Problems Acute problem in unemployment Widespread mass poverty Graft and corruption problem Lack of treasury funds a number his reforms were blocked by the Nacionalista dominated Senate and House of Representatives.

Ferdinand Emmanuel Edralin Marcos

Tenth President Sixth President of the Third Republic 1965-1986

This nation can be great again. This I have said over and over. It is my articles of faith, and Divine Providence has willed that you and I can now translate this faith into deeds. in 1949, he said: Elect me your congressman now and Ill give you an Ilokano President in 20 years.

(September 11, 1917 September 28,1989)

It is generally known that Marcos had the most infrastructure and constitutional accomplishments, which were equivalent to those of all former presidents of the Philippines.

Early life and career

born on September 11, 1917, in Sarrat, Ilocos Norte named after Ferdinand VII of Spain and baptized into the Philippine Independent Church. a champion debater at the UP;also participated in boxing, swimming and wrestling. 1939-cum laude with a law degree from the U.P. College of Law; was elected to the Pi Gamma Mu international honor society. passed the bar examination with one of the highest scores in history, while also writing an 800page defense. 1941-serve as part of military against Japanese and became one of the victim of Bataan Death March

Plans for economic development and good government/ Achievements First term (1965-1969)
immediate construction of roads, bridges and public works, which included 16,000 kilometers of feeder roads, some 30,000 lineal meters of permanent bridges, a generator with an electric power capacity of one million kilowatts (1,000,000 kW), water services to eight regions and 38 localities. revitalization of the judiciary, the national defense posture and the fight against smuggling, criminality, and graft and corruption in the government. mobilized the manpower and resources of the Armed Forces of the Philippines (AFP) for action to complement civilian agencies hired technocrats and highly educated persons to form part of the cabinet and It was during his first term that the North Diversion Road (now, North Luzon Expressway) was constructed with the help of the AFP engineering construction battalion. Vietnam War; over 10,450 Filipino soldiers were sent to South Vietnam under the designation of PHLCAAG or Philippines Civil Affairs Assistance Group.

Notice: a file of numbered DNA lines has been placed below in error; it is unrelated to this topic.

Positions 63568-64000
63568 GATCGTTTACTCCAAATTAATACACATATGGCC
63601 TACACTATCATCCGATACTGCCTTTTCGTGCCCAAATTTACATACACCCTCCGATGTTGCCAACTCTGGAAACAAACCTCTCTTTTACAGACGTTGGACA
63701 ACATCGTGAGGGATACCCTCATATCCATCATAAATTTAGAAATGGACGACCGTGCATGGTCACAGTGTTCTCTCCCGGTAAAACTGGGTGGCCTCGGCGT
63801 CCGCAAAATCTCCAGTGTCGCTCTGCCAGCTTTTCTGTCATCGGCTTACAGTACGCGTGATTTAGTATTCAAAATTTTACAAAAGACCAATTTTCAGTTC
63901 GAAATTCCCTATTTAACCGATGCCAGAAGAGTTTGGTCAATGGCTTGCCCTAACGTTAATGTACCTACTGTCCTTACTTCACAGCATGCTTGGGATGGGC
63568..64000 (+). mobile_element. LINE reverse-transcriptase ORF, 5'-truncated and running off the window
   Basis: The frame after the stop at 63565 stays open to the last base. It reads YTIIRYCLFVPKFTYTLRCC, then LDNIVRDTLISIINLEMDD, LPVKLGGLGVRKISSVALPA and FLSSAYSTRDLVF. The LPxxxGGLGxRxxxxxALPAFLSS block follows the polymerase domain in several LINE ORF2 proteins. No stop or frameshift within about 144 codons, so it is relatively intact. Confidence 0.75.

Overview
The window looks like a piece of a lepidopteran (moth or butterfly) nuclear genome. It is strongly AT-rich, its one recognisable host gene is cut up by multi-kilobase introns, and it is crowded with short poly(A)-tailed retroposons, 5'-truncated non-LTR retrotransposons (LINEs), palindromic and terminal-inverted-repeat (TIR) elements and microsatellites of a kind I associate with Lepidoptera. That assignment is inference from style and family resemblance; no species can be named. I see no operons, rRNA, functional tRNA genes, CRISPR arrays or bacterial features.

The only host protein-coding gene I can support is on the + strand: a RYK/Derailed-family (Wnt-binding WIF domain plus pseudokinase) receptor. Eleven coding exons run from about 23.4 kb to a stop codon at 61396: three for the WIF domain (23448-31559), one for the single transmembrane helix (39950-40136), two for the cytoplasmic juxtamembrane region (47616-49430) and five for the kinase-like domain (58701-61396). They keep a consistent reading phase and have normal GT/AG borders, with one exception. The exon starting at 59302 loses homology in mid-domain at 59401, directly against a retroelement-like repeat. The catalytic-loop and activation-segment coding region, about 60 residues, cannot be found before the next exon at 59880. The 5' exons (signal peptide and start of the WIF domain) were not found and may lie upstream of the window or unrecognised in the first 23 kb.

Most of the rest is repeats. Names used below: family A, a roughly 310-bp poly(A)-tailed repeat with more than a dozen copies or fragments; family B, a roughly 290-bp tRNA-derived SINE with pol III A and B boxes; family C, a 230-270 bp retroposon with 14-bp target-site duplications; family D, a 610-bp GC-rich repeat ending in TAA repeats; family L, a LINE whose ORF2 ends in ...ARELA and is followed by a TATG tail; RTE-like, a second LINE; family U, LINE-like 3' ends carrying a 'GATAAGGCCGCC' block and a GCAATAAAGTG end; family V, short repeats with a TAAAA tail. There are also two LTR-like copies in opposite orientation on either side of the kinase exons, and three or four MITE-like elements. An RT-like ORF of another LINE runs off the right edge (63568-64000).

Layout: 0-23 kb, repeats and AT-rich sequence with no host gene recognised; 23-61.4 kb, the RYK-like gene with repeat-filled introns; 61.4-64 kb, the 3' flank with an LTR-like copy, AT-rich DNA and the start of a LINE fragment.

Early political career

Congressman for 3 terms Senator; served as minority floor leader before gaining the Senate presidency. established a record for having introduced a number of significant bills, many of which found their way into the republic's statute books

Second Term 1969-1972

reelected because of his impressive performance In 1969, the Philippines experienced higher inflation rate and devaluation of the Philippine peso. the oil-producing Arab countries decided to cut back oil production, in response to Western military aid to Israel in the Arab-Israeli conflict, resulting in higher fuel prices worldwide. The communal violence in Mindanao resulted in 100,000 refugees, burning of hundred of homes, and the death of hundreds of Christians and Muslims in Cotabato and Lanao. an economic crisis brought by external and internal forces, a restive and radicalized studentry demanding reforms in the educational system, a rising tide of criminality, subversion by the reorganized Communist movement, and secession in the south. On August 21, 1971, following the bombing of the Liberal Party proclamation rally in Plaza Miranda, President Marcos issued Proclamation No.889 suspending the privilege of the writ of habeas corpus.

Martial law and the New Society